UPDATE 3:30 P.M.: Meteorologist Brian Edwards said the small shifts in direction for Hurricane Matthew are nothing to worry about at the moment, but if the direction moves drastically west, that’s when there should be concern.
Edwards, who works for accuweather.com, said the Category 4 storm was expected to slow down today and that’s why it’s “meandering” south of the Caribbean, slightly changing directions.
As of now, he said the storm is expected to head northwest through Sunday, then as it reaches Cuba on Monday, it will head north to the Bahamas.
“But if it moves at a higher clip moving west, then that would be highly concerning.”
If Matthew remains on track and hits the Bahamas at Category 2 strength, Edwards said Florida’s east coast will feel some of the storm because of its size. He said the stronger bands will be on the east side of the storm, so he doesn’t expect a ton of wind and rain to hit Florida. But, he says the waters will be dangerous.
UPDATE 2 p.m., Saturday: Hurricane Matthew continues its path to a Caribbean landfall in the coming days as it remains a Category 4 storm.
As the winds have dropped to about 140 mph, the direction of the storm has altered slightly as well.
The National Hurricane Center said the storm “has been moving erratically for the past couple of hours,” ranging from a westward direction to now drifting south. Forecasters expect a “faster motion toward the west should resume” by the evening.
Sunday is when Matthew is expected to turn north northwest and head to the Bahamas. It’s still unclear what the impact of the storm could have for South Florida in the coming days.
UPDATE 11 a.m., Saturday: A hurricane watch has been put into effect for Haiti and Jamaica as Matthew remains a Category 4 storm Saturday morning.
Sustained winds have slowed a bit to 145 mph, but the National Hurricane Center says the storm has higher gusts. Forecasters have warned about possible flash floods and mud slides in Jamaica and Haiti as rainfall totals could reach between 10 and 15 inches
The storm is expected to turn west-northwest later today, then turn north-northwest Sunday.
As for the storm’s impact on South Florida, the National Weather Service said “there remains significant uncertainty in where and how fast Matthew will move beyond the weekend.”
Based on current forecasts, some storm conditions may be felt in South Florida by late Tuesday. Matthew is expected to remain a hurricane when it hits the Bahamas around Wednesday.
Forecasters say boaters and those out in the Atlantic waters can expect hazardous conditions starting Tuesday and continuing though the rest of the week.
Starting Wednesday, the odds of tropical storm conditions effecting South Florida are 1 in 5.
UPDATE 8 a.m.: Hurricane Matthew remains a Category 4 with maximum sustained winds around 155 mph Saturday morning. While the storm was downgraded from a Category 5 storm overnight, the National Hurricane Center said it is still a very powerful storm and will remain so through at least Monday.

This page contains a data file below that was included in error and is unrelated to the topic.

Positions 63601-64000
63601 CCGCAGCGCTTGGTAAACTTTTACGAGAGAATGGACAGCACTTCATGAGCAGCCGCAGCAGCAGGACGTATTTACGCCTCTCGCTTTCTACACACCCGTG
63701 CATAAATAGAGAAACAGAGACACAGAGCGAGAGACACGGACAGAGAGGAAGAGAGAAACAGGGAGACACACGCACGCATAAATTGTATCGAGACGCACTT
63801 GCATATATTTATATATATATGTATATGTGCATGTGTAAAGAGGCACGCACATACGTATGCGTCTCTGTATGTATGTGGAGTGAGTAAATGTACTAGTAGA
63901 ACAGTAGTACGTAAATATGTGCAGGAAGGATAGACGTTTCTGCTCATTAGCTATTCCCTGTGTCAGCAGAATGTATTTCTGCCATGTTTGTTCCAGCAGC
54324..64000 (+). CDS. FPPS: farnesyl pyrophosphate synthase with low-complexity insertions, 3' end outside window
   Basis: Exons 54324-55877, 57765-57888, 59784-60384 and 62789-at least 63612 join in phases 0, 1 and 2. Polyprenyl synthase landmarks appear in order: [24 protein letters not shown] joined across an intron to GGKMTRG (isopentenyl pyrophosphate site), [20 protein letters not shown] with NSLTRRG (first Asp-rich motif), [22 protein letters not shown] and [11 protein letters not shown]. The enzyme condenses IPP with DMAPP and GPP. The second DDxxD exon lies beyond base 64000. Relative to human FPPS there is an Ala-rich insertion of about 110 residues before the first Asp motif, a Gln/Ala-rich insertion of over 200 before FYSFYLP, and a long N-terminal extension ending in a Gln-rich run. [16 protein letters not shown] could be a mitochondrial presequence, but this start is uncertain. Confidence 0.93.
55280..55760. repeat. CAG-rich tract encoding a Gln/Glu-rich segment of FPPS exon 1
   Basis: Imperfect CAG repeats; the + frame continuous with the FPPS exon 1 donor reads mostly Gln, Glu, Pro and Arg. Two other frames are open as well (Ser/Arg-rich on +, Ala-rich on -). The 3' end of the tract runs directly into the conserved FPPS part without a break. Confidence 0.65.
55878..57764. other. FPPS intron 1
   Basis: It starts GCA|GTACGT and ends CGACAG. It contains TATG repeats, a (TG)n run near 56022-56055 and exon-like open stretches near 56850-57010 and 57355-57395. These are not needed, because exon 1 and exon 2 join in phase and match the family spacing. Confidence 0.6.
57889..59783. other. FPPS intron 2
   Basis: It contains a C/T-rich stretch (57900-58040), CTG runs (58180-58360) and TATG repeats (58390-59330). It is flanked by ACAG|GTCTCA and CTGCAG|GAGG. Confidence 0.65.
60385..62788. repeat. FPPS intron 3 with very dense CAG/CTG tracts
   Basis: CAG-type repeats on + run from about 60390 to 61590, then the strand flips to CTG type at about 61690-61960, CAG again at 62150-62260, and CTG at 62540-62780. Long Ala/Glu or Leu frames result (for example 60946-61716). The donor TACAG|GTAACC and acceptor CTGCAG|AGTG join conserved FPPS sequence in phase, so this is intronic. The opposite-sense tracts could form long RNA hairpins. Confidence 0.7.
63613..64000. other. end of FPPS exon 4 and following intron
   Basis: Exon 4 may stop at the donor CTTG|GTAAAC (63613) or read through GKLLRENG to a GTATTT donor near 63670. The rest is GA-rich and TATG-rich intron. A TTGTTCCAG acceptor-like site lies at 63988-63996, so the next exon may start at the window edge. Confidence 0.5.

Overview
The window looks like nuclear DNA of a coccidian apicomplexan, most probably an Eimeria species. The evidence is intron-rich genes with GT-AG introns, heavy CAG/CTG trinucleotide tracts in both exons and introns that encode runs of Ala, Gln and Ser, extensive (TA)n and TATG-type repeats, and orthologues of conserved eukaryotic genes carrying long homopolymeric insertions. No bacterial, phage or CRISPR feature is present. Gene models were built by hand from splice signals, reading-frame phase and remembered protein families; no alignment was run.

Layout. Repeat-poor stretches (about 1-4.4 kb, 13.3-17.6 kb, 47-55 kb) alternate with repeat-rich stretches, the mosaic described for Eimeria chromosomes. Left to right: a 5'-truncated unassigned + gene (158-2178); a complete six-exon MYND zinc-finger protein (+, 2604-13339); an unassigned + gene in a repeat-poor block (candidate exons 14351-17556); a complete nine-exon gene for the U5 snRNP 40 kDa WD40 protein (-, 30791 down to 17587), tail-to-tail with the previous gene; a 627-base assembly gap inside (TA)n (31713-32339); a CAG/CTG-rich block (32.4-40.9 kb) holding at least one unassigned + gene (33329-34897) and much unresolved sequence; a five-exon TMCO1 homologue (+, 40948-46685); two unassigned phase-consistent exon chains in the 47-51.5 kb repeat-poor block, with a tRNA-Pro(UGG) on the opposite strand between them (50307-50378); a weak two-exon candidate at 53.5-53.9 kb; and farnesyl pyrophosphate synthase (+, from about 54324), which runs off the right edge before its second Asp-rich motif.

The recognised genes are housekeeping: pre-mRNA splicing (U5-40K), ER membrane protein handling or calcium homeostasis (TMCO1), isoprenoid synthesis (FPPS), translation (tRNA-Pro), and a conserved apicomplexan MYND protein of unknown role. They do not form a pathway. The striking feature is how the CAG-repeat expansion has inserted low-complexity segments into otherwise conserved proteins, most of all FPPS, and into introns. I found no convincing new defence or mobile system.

Though most projections have the storm staying east of Florida’s coast, the hurricane is moving slightly west at about 7 mph. Matthew is expected to continue heading northwest through Sunday, according to forecast projections.
The National Hurricane Center said it is still too soon to rule out hurricane impacts on Florida because there “remains considerate uncertainty in the models beyond day 3” when the storm is expected to hit Cuba, Jamaica and Haiti.
UPDATE 5 a.m., Saturday: Hurricane Matthew has weakened slightly and has been downgraded to a Category 4 after reaching Category 5 status Friday night.
Matthew has 155 mph sustained winds. It reached 160 mph winds late Friday, making it the strongest to form in the Atlantic since Hurricane Felix in 2007, according to the National Hurricane Center.
South Florida is in the cone of uncertainty but it’s still too soon to know how or when Matthew will affect us. It’s moving west about 7 mph and the center is about 365 miles from Port-au-Prince, Haiti, and 420 miles from Kingston, Jamaica.
It is expected to turn toward the west-northwest later Saturday, followed by a turn toward the north-northwest Sunday. The center will move away from the Guajira Peninsula on Saturday morning, move across the central Caribbean Sea during the day and will approach Jamaica late Sunday, according to the NHC.
A Hurricane Watch is in effect for Jamaica; a Tropical Storm warning is in effect for Colombia/Venezuela border and a Tropical Storm Watch is in effect for Haiti, from the southern border with the Dominican Republic to Port-au-Prince, Haiti.
LATE FRIDAY REPORT: Hurricane Matthew strengthened into the Atlantic’s strongest hurricane in nearly a decade Friday night, becoming a Category 5 storm.
Matthew had 160 mph sustained winds, making it the strongest to form in the Atlantic since Hurricane Felix in 2007, according to the National Hurricane Center. A shift in the forecast track also puts South Florida in the cone of uncertainty. Matthew is forecast to begin moving toward Jamaica late Sunday and into Monday before passing over Cuba and approaching the Bahamas by Tuesday.